Design of box girders
To describe the main features and advantages of box girders; to introduce the methods of global analysis used and the typical reinforcing details using stiffeners and diaphragms.
The advantages of box girders are compared to those of plate girders. Their structural behaviour is discussed in global and detailed terms, covering matters such as diaphragm and stiffener design, web buckling, and torsion. Recommendations regarding fabrication details are also given.
Box girders are used in building structures (see Figure 1) as well as in bridges (see Figure 2). In general, they are more expensive than plate girders because they require more time to make. They have, however, several advantages over plate girders which make their use attractive:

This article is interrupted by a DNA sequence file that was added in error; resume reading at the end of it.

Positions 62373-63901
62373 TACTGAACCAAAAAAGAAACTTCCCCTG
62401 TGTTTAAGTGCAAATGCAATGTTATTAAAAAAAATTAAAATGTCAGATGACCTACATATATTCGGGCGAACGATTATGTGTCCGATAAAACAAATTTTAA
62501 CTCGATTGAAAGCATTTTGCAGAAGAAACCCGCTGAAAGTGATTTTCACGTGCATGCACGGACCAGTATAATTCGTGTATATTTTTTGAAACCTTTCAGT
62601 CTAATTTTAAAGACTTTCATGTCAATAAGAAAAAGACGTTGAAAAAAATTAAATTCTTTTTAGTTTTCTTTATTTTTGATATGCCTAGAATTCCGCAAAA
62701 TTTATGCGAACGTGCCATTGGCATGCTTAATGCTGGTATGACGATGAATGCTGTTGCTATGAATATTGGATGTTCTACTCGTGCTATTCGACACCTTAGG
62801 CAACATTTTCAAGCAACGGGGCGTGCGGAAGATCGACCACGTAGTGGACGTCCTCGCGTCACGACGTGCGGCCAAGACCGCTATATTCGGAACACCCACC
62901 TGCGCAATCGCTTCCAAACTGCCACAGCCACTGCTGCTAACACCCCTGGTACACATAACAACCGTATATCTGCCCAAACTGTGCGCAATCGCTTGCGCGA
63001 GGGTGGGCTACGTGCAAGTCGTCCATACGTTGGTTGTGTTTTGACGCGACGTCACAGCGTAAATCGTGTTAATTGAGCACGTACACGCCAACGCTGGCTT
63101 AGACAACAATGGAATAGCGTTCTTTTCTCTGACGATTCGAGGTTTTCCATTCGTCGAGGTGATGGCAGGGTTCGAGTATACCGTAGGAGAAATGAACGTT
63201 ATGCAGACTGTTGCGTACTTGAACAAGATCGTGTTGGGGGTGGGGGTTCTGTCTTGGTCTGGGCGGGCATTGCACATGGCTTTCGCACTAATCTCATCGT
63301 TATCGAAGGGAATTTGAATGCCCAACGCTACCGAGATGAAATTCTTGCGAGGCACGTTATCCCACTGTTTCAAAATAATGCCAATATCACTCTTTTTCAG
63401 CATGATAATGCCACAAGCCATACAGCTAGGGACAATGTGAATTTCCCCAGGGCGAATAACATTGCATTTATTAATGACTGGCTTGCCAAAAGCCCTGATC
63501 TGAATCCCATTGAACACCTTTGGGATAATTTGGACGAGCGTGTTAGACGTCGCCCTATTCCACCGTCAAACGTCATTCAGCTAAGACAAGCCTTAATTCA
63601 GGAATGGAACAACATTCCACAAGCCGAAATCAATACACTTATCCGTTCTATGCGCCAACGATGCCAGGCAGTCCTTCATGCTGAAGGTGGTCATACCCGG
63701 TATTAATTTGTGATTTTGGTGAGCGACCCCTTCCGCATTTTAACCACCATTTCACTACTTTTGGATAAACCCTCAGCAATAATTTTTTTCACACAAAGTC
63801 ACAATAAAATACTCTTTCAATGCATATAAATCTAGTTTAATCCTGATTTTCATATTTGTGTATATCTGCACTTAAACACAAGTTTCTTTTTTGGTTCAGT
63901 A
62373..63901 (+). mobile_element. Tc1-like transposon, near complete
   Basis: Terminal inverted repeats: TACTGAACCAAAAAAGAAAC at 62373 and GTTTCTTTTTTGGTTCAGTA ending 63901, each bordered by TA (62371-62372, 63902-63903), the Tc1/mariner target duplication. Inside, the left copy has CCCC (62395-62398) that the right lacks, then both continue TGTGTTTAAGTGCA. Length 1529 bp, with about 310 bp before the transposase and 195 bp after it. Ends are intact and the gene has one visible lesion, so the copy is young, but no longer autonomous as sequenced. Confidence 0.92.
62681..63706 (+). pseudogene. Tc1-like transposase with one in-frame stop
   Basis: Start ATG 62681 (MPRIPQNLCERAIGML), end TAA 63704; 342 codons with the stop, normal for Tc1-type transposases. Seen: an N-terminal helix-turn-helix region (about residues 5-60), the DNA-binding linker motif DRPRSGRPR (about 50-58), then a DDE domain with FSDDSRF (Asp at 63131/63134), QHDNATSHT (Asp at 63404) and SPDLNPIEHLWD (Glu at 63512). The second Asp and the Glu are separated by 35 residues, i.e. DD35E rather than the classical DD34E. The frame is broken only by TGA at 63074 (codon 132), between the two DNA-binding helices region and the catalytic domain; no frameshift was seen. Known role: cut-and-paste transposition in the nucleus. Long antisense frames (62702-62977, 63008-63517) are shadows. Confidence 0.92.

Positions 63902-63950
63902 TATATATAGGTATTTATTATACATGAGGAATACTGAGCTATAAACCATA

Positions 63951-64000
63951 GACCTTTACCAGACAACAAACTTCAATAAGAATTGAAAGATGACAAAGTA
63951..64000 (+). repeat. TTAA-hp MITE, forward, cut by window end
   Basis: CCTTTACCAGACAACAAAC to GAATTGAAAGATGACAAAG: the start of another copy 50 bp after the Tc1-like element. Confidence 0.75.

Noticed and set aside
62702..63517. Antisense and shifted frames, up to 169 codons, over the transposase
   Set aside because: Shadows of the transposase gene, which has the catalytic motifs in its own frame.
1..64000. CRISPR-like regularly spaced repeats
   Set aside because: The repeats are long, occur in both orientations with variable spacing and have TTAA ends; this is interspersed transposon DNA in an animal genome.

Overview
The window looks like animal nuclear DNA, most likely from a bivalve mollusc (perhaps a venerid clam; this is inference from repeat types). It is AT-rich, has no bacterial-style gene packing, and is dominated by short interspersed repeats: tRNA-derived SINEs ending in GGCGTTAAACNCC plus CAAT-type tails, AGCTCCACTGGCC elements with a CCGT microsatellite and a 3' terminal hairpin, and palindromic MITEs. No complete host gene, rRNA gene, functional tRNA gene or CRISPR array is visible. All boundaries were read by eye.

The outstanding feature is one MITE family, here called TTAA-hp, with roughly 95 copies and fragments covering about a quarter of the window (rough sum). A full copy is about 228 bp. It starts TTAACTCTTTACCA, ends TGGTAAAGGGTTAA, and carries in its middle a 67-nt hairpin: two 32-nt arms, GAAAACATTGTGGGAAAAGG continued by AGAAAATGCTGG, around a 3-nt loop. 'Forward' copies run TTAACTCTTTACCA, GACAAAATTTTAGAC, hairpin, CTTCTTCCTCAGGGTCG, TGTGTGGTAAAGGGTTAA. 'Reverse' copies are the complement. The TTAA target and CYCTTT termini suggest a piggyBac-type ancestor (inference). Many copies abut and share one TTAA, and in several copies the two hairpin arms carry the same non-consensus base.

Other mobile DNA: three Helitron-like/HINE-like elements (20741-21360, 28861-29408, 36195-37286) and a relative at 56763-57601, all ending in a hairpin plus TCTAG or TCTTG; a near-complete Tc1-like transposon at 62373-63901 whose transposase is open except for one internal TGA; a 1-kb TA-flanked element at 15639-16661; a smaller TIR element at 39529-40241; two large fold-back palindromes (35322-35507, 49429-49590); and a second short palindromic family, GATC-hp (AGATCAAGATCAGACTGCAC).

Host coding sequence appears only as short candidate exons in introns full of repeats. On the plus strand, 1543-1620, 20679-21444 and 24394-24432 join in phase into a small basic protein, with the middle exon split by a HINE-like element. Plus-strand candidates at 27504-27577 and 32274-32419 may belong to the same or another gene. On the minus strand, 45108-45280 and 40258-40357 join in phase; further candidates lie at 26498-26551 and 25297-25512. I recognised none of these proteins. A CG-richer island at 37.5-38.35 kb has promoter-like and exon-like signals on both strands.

- very good torsional rigidity; for highly curved spans, box girders are almost essential
- very wide flanges allow large span to depth ratios
- a neater appearance (since the stiffening need not be visible) especially when the webs are inclined. In certain cases, for aesthetic reasons, it is the only solution which is preferable to concrete (see Figure 2a).
- a very good aerodynamic shape, which is important for large suspension or cable-stayed bridges where the resistance to lateral wind is the main issue (see Figure 2b)
For bridges, the two main types of cross-sections are:
- two box girders, on discrete columns, connected by cross beams and a composite concrete slab. Each box girder has longitudinal stiffening on the compression flange (see Figure 3).
- a wide box girder, to facilitate fabrication, with the top flange formed by the concrete deck slab (see Figure 1)
A box girder with an orthotropic deck is closed during all stages of erection (see Figure 3a). On the other hand, temporary horizontal bracing is generally provided between the webs of box girders with a top flange formed by a concrete deck slab until the concrete has hardened.